Christ Episcopal Church, Valdosta
“The Tender Love of Your Heavenly Father” (2 Corinthians 5:14-17)
June 17, 2018
Dave Johnson

In the Name of the Father, Son, and Holy Spirit.

On this Father’s Day I am preaching on the tender love of your Heavenly Father.

Father’s Day is a joy for those who are close to their father, for those whose father was there for them—and perhaps taught them how to bait a fishhook or set up a campsite or throw a football or play a D-chord on a guitar, for those whose father not only loves them but likes them, for those whose father believes in them.

Last week I visited the Rock and Roll Hall of Fame in Cleveland, Ohio.  It was an epic day.  Last year one of my favorite bands, Journey, was finally inducted, and at the induction ceremony keyboardist Jonathan Cain said this:

I want to begin by thanking my father, Leonard, for believing in me, my mentor, my vision keeper, who prophesied success from the time I was eight years old…and later said to me, “Son, don’t stop believin’” on a life-changing phone call as I struggled with my career back in the 70’s.  He’s gone now.  I miss you, dad, and I love you.

The tender love of his father, and that life-changing phone call from his father inspired Jonathan Cain to write Journey’s biggest hit, the legendary song, “Don’t Stop Believin’”, an anthem that has resonated with millions of people.

One of my favorite comediennes is the hilarious Amy Poehler, who used to star on the TV shows Saturday Night Live and later Parks and Recreation.   In her 2014 book Yes Please she reveals the positive impact her father, William, had on her life:  “For my wedding, my father, his friends, and my uncles performed a surprise tap-dance number with top hats and canes.  He is generous, nosy, and good at arm wrestling” (202).  Then Amy Poehler recounts some things her dad taught her: “Girls can do anything boys can do.  Street smarts are as important as book smarts.  Your mother is smarter than me and I am fine with it.  You don’t want to be the creepy dad.  It’s okay to cry.  It’s okay to argue.  (and finally) Tell everyone you meet what your daughter does until your daughter asks you to stop” (206).

Father’s Day is great for the Jonathan Cain’s and Amy Poehler’s of the world, but not so fun for those whose relationship with their father is, or was, strained or nonexistent, for those whose father was not there for them, whose father neither likes them nor loves them.  In January while driving to Oxford I took a detour through Columbus, Mississippi and visited the childhood home of the great playwright Tennessee Williams.  Upstairs there is an impressive display of photographs and memorabilia documenting his life and work.  One quote under a childhood family photo was particularly poignant: “Tennessee would spend his entire life regretting the lack of his father’s love.”  That is a loaded sentence.  And sadly, Tennessee Williams was and is not alone.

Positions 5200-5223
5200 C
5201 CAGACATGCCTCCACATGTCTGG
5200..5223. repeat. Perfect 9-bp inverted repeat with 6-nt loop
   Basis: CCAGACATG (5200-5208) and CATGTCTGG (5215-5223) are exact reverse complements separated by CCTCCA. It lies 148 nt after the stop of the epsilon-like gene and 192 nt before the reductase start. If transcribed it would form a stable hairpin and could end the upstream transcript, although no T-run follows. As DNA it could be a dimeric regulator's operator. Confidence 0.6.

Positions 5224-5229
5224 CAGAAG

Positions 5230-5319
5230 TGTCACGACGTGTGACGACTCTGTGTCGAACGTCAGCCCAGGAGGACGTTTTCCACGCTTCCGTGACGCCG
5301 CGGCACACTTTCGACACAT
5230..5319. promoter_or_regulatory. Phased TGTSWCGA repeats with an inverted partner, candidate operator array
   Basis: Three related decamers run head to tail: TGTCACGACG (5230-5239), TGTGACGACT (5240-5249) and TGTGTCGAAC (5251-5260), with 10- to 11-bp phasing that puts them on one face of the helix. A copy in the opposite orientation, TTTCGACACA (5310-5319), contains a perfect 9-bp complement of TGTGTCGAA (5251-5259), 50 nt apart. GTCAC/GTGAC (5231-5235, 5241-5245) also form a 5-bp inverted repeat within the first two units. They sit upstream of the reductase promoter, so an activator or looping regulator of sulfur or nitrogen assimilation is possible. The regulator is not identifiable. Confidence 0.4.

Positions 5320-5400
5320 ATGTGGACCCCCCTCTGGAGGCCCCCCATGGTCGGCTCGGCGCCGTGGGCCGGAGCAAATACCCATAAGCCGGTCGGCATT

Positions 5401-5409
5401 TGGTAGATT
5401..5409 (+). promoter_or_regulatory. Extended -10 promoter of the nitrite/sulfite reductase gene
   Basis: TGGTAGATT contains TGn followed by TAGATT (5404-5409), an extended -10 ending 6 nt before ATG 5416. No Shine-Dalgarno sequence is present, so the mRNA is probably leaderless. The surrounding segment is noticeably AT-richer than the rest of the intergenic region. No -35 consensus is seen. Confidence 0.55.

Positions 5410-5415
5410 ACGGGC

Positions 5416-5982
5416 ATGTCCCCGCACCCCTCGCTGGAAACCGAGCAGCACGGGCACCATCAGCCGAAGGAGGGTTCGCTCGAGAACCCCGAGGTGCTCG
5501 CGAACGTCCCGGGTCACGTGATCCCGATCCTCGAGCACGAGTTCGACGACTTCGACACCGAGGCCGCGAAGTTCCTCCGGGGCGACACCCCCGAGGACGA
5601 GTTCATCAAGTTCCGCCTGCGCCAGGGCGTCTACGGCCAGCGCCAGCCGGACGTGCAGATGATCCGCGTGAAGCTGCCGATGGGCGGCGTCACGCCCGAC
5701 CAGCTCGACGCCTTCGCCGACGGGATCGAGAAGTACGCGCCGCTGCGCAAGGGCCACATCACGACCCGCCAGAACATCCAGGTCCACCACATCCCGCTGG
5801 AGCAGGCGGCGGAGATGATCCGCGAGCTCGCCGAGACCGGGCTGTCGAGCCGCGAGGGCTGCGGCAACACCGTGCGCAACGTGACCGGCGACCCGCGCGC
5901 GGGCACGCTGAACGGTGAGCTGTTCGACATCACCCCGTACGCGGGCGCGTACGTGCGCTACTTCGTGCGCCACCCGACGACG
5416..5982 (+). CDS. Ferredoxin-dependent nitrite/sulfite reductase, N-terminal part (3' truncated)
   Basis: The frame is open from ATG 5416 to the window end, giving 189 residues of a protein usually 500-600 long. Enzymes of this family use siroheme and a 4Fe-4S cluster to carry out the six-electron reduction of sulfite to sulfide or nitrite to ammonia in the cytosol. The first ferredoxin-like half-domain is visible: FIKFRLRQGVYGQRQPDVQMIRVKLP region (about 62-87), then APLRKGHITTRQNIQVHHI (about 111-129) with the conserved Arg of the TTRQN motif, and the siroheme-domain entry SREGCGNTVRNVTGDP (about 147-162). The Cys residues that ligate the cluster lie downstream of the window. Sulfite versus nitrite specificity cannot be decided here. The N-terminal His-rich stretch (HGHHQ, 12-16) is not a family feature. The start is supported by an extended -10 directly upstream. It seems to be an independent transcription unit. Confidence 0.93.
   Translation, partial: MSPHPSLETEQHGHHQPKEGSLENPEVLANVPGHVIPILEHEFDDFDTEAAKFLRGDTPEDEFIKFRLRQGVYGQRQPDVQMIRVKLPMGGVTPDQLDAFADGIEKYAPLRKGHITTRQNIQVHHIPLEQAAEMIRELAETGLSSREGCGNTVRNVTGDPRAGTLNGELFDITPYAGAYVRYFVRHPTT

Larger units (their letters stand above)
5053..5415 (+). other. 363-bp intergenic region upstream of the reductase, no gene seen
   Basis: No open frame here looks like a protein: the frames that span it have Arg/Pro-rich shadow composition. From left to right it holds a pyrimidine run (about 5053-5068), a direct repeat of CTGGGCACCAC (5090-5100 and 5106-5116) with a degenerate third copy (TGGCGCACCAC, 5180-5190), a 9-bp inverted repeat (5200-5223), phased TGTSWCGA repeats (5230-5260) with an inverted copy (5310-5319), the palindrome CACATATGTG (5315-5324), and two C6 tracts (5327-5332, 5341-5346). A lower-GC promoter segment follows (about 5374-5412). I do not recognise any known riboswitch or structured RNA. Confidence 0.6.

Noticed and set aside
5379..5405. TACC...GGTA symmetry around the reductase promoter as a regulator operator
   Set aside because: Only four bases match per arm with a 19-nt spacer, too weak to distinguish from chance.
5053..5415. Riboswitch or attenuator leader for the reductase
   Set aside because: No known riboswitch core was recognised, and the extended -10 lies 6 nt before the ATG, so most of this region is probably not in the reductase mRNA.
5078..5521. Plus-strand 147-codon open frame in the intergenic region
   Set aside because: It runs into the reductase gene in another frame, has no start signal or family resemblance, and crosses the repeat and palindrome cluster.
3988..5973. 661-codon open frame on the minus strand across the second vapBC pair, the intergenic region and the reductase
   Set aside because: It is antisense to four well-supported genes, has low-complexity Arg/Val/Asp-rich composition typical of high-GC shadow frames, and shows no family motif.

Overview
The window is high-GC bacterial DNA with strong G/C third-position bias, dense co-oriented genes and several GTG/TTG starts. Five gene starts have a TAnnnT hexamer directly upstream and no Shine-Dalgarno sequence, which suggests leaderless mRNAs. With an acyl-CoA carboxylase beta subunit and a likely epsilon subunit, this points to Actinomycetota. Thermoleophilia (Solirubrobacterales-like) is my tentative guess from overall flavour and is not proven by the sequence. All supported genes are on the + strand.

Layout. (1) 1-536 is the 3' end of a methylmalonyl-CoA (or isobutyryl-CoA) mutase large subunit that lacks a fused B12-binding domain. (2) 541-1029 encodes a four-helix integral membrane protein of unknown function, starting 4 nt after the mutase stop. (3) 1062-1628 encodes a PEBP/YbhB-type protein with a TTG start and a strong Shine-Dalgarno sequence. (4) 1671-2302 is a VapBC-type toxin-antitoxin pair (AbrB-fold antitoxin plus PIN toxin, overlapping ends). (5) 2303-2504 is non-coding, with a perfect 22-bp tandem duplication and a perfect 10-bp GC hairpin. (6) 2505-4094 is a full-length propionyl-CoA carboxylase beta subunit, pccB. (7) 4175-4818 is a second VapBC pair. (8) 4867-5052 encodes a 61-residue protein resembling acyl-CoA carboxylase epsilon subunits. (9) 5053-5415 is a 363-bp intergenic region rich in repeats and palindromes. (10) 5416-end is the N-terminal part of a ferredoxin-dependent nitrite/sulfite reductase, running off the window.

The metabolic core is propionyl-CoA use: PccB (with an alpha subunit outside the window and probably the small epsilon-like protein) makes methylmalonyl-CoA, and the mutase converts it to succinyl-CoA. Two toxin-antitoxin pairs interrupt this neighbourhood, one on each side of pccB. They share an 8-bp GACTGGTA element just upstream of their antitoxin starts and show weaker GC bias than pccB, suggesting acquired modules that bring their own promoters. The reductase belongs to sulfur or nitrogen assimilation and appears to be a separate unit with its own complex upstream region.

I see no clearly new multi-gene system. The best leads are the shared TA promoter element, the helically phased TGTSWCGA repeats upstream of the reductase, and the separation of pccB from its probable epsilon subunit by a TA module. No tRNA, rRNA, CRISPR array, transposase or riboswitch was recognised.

Many years ago I presided at a wedding for a couple in their early thirties.  The bride was an Ivy League educated surgeon, an accomplished overachiever—very soft spoken and kind.  Her first marriage had ended in divorce because her husband was abusive, and she had later fallen in love with a fellow doctor.  She was thrilled about getting remarried, thrilled about having a second chance.  During the premarital counseling she shared about her strained relationship with her father, and how his mere presence caused her to become flustered and insecure.  Just prior to the wedding rehearsal I saw this firsthand.  She was not herself at all.

Her father pulled me aside into the narthex and began ranting about his daughter and how angry he was about her divorce because no one in the history of their distinguished family had ever been divorced.  He looked at me angrily, “You’re a priest.  Tell me what you would do about this!”  I asked, “Do you really want to know?”  He leaned in closer, “Yeah.”  “I would give your daughter a hug and tell her that you love her and that you wish her all the best.”  He shook his head at me, “I can’t believe you condone this,” and walked away.   And indeed at the wedding rehearsal and wedding his brilliant daughter was not herself.  Even the most accomplished are not immune to father issues.

And unfortunately it is common for those who have been wounded by their earthly father to view their Heaven Father through that same lens of hurt.  But your Heavenly Father loves you more than you could imagine with an unconditional love with no ulterior motives, no strings attached, no catch.  Scripture assures us, “See what love the Father has given us, that we should be called children of God; and that is what we are…Beloved, we are God’s children now” (1 John 3:1-2).

In today’s passage from his most vulnerable letter, his Second Letter to the Corinthians, the Apostle Paul writes about this tender love of God:

For the love of Christ urges us on, because we are convinced that one has died for all; therefore all have died.  And he died for all, so that those who live might live no longer for themselves, but for him who died and was raised for them (2 Corinthians 5:14-15).

Then Paul takes it a step further:

From now on, therefore, we regard no one from a human point of view; even though we once knew Christ from a human point of view, we know him no longer that way.  So if anyone is in Christ, there is a new creation: everything old has passed away; see everything has become new! (2 Corinthians 5:16-17).